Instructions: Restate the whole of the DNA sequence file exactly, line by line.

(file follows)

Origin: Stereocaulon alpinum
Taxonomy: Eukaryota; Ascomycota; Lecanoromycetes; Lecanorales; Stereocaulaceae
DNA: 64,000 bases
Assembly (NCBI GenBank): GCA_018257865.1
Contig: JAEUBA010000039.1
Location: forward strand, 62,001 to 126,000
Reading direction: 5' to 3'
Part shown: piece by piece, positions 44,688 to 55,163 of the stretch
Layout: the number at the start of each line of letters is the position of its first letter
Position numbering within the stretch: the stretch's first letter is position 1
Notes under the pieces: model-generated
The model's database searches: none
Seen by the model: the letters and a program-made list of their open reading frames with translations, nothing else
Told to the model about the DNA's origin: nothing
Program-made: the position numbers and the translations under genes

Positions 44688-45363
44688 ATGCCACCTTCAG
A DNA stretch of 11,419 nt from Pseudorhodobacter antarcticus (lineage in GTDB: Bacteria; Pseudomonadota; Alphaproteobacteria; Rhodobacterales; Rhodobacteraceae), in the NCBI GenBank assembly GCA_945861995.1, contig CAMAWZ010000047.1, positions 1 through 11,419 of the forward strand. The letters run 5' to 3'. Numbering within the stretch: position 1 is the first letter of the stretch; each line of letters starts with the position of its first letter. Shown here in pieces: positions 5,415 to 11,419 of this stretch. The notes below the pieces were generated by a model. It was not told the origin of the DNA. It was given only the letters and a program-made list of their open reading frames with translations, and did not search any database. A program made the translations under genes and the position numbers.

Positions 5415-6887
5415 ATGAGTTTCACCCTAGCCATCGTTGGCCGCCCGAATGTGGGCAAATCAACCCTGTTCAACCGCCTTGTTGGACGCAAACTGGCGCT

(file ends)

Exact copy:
Origin: Stereocaulon alpinum
Taxonomy: Eukaryota; Ascomycota; Lecanoromycetes; Lecanorales; Stereocaulaceae
DNA: 64,000 bases
Assembly (NCBI GenBank): GCA_018257865.1
Contig: JAEUBA010000039.1
Location: forward strand, 62,001 to 126,000
Reading direction: 5' to 3'
Part shown: piece by piece, positions 44,688 to 55,163 of the stretch
Layout: the number at the start of each line of letters is the position of its first letter
Position numbering within the stretch: the stretch's first letter is position 1
Notes under the pieces: model-generated
The model's database searches: none
Seen by the model: the letters and a program-made list of their open reading frames with translations, nothing else
Told to the model about the DNA's origin: nothing
Program-made: the position numbers and the translations under genes

Positions 44688-45363
44688 ATGCCACCTTCAG
A DNA stretch of 11,419 nt from Pseudorhodobacter antarcticus (lineage in GTDB: Bacteria; Pseudomonadota; Alphaproteobacteria; Rhodobacterales; Rhodobacteraceae), in the NCBI GenBank assembly GCA_945861995.1, contig CAMAWZ010000047.1, positions 1 through 11,419 of the forward strand. The letters run 5' to 3'. Numbering within the stretch: position 1 is the first letter of the stretch; each line of letters starts with the position of its first letter. Shown here in pieces: positions 5,415 to 11,419 of this stretch. The notes below the pieces were generated by a model. It was not told the origin of the DNA. It was given only the letters and a program-made list of their open reading frames with translations, and did not search any database. A program made the translations under genes and the position numbers.

Positions 5415-6887
5415 ATGAGTTTCACCCTAGCCATCGTTGGCCGCCCGAATGTGGGCAAATCAACCCTGTTCAACCGCCTTGTTGGACGCAAACTGGCGCT